Activists from XR Youth decorated the Cascade Steps with origami peace lotuses to raise awareness of the links between war and the climate crisis.
A group of 14 activists arrived at the Steps at 14:00, bringing delicately crafted lotuses, XR flags, and a banner bearing the words “War is Ecocide, Ecocide is War”, which was strung up on the harbour railings.
Poppy, a member of XR Youth, explained how the group wanted to ‘talk about the link between war and the climate crisis. War causes the climate crisis and also the climate crisis causes war.’
[Picture of Lotuses. Caption: The action was designed to be eye-catching and artistic.]
The action took place on Sunday, May 30, when the Steps and surrounding harbourside were packed with members of the public enjoying the sun, many of whom expressed interest in the action and asked protesters about why they were there.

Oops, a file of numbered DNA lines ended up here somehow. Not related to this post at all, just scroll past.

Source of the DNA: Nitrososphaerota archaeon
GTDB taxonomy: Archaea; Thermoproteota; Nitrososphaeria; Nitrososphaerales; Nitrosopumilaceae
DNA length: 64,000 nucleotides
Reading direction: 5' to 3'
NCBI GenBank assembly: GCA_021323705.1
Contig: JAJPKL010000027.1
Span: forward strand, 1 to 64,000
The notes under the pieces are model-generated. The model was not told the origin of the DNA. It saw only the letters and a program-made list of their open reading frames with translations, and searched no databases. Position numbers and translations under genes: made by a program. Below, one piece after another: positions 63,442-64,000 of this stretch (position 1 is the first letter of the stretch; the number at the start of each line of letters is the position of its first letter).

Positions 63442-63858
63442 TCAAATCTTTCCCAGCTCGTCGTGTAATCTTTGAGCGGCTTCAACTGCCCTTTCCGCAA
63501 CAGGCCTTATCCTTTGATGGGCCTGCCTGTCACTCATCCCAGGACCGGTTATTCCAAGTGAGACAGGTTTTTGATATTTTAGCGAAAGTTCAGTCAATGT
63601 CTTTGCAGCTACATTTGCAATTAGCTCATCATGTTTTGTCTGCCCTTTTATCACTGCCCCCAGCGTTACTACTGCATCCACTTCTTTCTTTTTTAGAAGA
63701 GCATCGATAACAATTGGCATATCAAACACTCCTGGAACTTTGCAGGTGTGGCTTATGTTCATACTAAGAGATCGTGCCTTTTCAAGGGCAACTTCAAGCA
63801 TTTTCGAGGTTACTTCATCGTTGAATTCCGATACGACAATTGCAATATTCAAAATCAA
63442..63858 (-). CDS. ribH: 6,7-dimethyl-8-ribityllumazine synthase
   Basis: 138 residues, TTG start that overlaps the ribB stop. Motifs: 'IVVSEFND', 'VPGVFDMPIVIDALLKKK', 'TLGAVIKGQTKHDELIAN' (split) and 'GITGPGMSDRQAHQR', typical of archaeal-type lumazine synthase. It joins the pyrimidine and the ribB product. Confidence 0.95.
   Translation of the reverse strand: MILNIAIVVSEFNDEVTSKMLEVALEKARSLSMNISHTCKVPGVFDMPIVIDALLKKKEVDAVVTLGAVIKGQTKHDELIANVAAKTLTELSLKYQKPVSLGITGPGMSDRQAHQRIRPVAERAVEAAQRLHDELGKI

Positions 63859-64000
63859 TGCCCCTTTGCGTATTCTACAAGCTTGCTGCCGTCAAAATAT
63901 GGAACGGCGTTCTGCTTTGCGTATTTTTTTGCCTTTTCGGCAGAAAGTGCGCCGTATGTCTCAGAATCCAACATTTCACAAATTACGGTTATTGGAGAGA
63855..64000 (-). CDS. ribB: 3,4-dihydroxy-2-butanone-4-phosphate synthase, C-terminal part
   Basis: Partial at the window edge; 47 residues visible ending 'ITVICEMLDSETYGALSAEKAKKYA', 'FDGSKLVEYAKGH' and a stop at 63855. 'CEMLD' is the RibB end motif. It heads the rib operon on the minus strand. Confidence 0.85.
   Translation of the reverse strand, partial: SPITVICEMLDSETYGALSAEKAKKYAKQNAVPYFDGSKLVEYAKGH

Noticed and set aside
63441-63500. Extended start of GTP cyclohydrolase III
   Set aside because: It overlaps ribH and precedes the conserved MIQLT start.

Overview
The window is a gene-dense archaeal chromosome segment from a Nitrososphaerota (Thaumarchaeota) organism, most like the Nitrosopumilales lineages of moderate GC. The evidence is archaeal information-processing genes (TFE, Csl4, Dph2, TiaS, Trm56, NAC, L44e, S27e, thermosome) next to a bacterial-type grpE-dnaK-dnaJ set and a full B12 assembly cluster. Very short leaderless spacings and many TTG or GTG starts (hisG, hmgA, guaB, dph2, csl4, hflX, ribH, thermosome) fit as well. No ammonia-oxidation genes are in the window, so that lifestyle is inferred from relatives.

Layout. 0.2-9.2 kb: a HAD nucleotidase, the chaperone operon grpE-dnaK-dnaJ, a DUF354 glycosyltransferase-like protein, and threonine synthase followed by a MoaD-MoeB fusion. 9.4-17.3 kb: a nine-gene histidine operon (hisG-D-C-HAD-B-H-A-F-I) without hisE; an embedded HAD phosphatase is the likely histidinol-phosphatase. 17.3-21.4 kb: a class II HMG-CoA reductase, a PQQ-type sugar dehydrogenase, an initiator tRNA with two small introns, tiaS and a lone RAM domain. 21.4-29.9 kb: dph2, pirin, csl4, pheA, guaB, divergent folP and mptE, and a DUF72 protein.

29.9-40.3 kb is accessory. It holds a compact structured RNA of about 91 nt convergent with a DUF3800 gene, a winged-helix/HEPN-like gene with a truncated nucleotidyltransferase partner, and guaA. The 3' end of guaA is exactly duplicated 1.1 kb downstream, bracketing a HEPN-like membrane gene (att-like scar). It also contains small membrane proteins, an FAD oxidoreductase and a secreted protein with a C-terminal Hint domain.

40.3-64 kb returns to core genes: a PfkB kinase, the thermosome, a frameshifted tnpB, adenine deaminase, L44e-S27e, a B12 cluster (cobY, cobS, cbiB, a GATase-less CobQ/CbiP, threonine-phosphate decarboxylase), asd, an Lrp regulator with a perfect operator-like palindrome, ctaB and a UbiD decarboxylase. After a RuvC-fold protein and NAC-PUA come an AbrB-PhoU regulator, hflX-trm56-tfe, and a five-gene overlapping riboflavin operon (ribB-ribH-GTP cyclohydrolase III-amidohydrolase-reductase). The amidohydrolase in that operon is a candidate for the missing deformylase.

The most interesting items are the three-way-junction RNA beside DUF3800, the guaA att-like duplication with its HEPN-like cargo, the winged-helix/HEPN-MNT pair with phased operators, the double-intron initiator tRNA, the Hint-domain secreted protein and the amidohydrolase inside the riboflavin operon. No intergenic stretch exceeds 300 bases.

The plan had been to float the lotuses in the harbour, however, after it was realised that this would ruin the lotuses a decision was taken to instead move them to the statue of Neptune, on St Augustine’s Parade.
Here they were used to garland the statue, who had also been given a placard reading “Love Tridents, Hate Missiles. Don’t you have anything better to spend £205 million on Mr Johnson?”
A passer-by, not part of the protest, remarked ‘I didn’t realise it was so much [being spent on Trident]. Two hundred and fifty million and I get a 1% pay rise? I’m not happy about that.’
Bristol is home to the military industry, with the Ministry of Defence’s global procurement facility based at Abbeywood, in Filton. Activists from Palestine Action have also drawn attention to the presence in Bristol of Elbit Systems, Israel’s largest privately-owned arms manufacturer.
Poppy, who studies at the University of Bristol, is no stranger to this but refuses to take part: ‘as a physics student, all I get is adverts for working in BAE Systems….I turn down this stuff.’ Although, she admitted, ‘I’m in a privileged position that I’m able to do that.’